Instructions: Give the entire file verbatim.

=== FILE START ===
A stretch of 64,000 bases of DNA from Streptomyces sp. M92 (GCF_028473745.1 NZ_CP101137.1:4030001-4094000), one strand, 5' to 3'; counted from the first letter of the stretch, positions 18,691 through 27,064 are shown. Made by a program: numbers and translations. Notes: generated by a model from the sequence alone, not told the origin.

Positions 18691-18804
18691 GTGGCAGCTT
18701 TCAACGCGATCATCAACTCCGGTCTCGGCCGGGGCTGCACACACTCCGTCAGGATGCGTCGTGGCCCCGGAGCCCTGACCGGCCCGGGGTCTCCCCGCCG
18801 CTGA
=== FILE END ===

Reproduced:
A stretch of 64,000 bases of DNA from Streptomyces sp. M92 (GCF_028473745.1 NZ_CP101137.1:4030001-4094000), one strand, 5' to 3'; counted from the first letter of the stretch, positions 18,691 through 27,064 are shown. Made by a program: numbers and translations. Notes: generated by a model from the sequence alone, not told the origin.

Positions 18691-18804
18691 GTGGCAGCTT
18701 TCAACGCGATCATCAACTCCGGTCTCGGCCGGGGCTGCACACACTCCGTCAGGATGCGTCGTGGCCCCGGAGCCCTGACCGGCCCGGGGTCTCCCCGCCG
18801 CTGA